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Let $\mathfrak{S}_n$ be the permutation group on an $n$-element set. For each fixed $k\in\mathbb{N}$, consider the two sets $$A_n(k)=\{\sigma\in\mathfrak{S}_n\vert\,\, \text{$\exists i,\,\, 1\leq i\leq n\,$ such that $\,\sigma(i)-i=k$}\}$$ and $$B_n(k)=\{\sigma\in\mathfrak{S}_n\vert\,\, \text{$\exists i,\,\, 1\leq i\leq n\,$ such that $\,\sigma(i+1)-\sigma(i)=k$}\}.$$

QUESTION. I believe the following is true, for each $n$ and $k$: $$\# A_n(k)=\# B_n(k).$$ Is there a combinatorial proof of this? If it is known, then can you provide references?

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  • $\begingroup$ Isn't $A_n(0)$ the set of non-derangements (i.e., those permutations having a fixed point), while $B_n(0) = \emptyset$? $\endgroup$ Nov 21 '16 at 17:59
  • $\begingroup$ Okay, it appears to hold for $k>0$ (tested for $n \leq 8, 1 \leq k \leq n$. $\endgroup$ Nov 21 '16 at 18:05
  • $\begingroup$ usual suspects here :-) - yes, apparently $\mathbb N=\{1,2,3,\dots\}$. $\endgroup$ Nov 21 '16 at 18:05
  • $\begingroup$ Since this generalises the equidistribution of descents and excedences, you might get lucky with one of the bijections showing this. $\endgroup$ Nov 21 '16 at 18:09
  • $\begingroup$ Indeed, I just checked that - experimentally -- for each $k$ the distribution of the number of $k$-excedences equals the distribution of $k$-descents. $\endgroup$ Nov 21 '16 at 18:14
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A simple variant of the "transformation fondamentale" of Rényi and of Foata-Schützenberger does the trick. Write a permutation $\sigma$ in disjoint cycle form, with the smallest element of each cycle first, and the cycles arranged in decreasing order of the smallest element, e.g., $(7,8)(5,6,9)(3)(1,4,2)$. Erase the parentheses to get another permutation $\hat{\sigma}$, written as a word, e.g., $785693142$. This gives a bijection $\mathfrak{S}_n\to\mathfrak{S}_n$ with the property that $\sigma(i)-i=k>0$ if and only if $\hat{\sigma}(j+1)-\hat{\sigma}(j)=k$, where $\hat{\sigma}(j)=i$.

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    $\begingroup$ I think that this is precisely what Find Stat found, reproduced in the other answer. $\endgroup$ Nov 21 '16 at 19:40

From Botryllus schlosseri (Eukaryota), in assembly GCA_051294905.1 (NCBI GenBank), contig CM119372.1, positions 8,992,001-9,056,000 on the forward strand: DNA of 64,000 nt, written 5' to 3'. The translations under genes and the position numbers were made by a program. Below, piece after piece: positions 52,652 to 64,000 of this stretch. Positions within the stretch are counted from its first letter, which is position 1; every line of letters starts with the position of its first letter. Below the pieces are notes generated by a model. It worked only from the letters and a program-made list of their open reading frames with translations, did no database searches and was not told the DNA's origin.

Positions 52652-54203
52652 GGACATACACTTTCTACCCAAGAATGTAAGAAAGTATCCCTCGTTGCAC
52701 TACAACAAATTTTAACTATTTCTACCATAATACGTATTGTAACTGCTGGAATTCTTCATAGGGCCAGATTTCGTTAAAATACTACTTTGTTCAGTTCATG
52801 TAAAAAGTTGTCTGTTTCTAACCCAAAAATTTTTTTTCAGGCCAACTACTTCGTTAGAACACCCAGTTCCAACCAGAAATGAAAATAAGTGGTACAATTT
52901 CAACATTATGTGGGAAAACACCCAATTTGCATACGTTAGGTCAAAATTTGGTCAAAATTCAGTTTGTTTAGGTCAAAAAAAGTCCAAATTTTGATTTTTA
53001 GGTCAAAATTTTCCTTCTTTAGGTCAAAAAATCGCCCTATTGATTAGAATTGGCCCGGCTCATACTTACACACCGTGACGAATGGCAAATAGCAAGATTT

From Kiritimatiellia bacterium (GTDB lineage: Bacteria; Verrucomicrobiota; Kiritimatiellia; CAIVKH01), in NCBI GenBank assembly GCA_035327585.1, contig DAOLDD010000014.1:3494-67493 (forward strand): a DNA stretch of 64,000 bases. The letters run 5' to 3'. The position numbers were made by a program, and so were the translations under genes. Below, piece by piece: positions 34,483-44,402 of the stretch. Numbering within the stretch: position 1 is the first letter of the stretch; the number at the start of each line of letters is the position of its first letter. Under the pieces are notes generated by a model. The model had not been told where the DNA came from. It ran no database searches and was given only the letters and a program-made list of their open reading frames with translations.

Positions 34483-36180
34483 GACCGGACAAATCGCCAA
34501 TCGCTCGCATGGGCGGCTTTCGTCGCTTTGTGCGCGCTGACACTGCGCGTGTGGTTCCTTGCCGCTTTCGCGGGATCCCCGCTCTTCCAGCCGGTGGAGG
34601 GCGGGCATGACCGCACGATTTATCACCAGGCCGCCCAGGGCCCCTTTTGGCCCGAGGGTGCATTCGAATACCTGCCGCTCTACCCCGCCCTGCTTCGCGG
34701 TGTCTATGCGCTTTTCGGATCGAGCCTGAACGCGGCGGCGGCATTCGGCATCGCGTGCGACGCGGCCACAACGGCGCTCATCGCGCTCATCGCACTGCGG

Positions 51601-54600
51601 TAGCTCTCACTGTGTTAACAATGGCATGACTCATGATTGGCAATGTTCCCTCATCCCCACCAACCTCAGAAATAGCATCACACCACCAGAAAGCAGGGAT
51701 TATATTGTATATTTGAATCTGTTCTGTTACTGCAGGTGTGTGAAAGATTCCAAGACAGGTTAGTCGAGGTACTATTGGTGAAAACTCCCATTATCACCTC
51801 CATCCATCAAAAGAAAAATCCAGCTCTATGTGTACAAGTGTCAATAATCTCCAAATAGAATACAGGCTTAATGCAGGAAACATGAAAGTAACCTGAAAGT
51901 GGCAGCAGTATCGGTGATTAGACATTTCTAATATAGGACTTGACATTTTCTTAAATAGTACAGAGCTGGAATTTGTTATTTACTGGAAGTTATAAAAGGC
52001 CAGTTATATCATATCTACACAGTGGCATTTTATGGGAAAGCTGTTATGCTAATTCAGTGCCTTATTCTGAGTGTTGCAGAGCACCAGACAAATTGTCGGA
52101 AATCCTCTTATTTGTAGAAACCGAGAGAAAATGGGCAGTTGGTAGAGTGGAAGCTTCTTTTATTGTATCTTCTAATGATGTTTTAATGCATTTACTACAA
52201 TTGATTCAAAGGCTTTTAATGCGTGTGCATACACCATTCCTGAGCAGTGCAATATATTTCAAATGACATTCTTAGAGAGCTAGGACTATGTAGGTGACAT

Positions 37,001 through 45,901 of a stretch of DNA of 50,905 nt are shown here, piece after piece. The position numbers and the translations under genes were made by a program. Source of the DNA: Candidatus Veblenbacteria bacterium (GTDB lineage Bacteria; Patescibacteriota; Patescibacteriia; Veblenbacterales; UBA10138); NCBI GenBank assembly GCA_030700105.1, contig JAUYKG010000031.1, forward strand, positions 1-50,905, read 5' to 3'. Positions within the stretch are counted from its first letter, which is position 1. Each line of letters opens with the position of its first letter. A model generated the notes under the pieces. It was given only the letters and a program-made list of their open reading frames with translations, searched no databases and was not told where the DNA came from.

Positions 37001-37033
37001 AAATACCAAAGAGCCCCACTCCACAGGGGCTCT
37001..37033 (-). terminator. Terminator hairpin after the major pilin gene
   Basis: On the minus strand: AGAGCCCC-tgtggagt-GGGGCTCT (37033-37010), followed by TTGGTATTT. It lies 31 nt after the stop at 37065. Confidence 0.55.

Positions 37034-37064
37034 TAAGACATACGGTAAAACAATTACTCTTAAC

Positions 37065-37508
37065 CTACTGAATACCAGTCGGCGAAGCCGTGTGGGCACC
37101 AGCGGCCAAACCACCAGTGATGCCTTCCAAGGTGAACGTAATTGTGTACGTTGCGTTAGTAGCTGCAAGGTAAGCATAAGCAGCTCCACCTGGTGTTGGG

• $\begingroup$ @Stanley: I like this cute and crisp proof. $\endgroup$ Nov 21 '16 at 20:04
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You can use sage and www.findstat.org to find a candidate for a bijection as follows. First define the statistics you are interested in:

def A_num(s, k):
    return len([1 for i,e in enumerate(s,1) if e-i==k])

def B_num(s, k):
    return len([1 for e,f in zip(s, s[1:]) if f-e==k])

Then ask, what findstat knows about them:

sage: findstat("Permutations", lambda s: A_num(s, 2), depth=3)
0: (St000534: The number of 2-rises of a permutation., [Mp00066: inverse, Mp00087: inverse first fundamental transformation, Mp00064: reverse], 200)

sage: findstat("Permutations", lambda s: B_num(s, 2), depth=3)
0: (St000534: The number of 2-rises of a permutation., [], 200)

sage: findstat("Permutations", lambda s: A_num(s, 1), depth=3)
0: (St000237: The number of indices $i$ such that $\pi_i=i+1$., [], 200)
1: (St000214: The number of adjacencies (or small descents) of a permutation., [Mp00066: inverse, Mp00087: inverse first fundamental transformation], 200)
2: (St000441: The number of successions (or small ascents) of a permutation., [Mp00066: inverse, Mp00087: inverse first fundamental transformation, Mp00064: reverse], 200)

sage: findstat("Permutations", lambda s: B_num(s, 1), depth=3)
0: (St000441: The number of successions (or small ascents) of a permutation., [], 200)
1: (St000214: The number of adjacencies (or small descents) of a permutation., [Mp00064: reverse], 200)
2: (St000237: The number of indices $i$ such that $\pi_i=i+1$., [Mp00064: reverse, Mp00086: first fundamental transformation, Mp00066: inverse], 200)

So, this suggests that using the composition of the maps http://www.findstat.org/MapsDatabase/Mp00066, http://www.findstat.org/MapsDatabase/Mp00087 and http://www.findstat.org/MapsDatabase/Mp00064 might be a good idea. No guarantee, of course.

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  • $\begingroup$ I think this is an answer -- I also tested this, and this combination of maps does yield the desired bijection for $n \leq 8$ and all $k$. $\endgroup$ Nov 21 '16 at 18:44
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    $\begingroup$ I guess I should now create a new mathoverflow account Find Stat. Is Shalosh Ekhad a mathoverflow user? $\endgroup$ Nov 21 '16 at 18:51
  • $\begingroup$ To see this bijection in action, you can go to www.findstat.org/St000650 and then click on "search for values" to find that the third hit is exactly this map. $\endgroup$ Nov 21 '16 at 18:57
  • $\begingroup$ @MartinRubey: this is a good tool. Thank you! $\endgroup$ Nov 21 '16 at 20:03
  • $\begingroup$ @MartinRubey: Regarding Ekhad, you may contact Doron Zeilberger. $\endgroup$ Nov 22 '16 at 0:02

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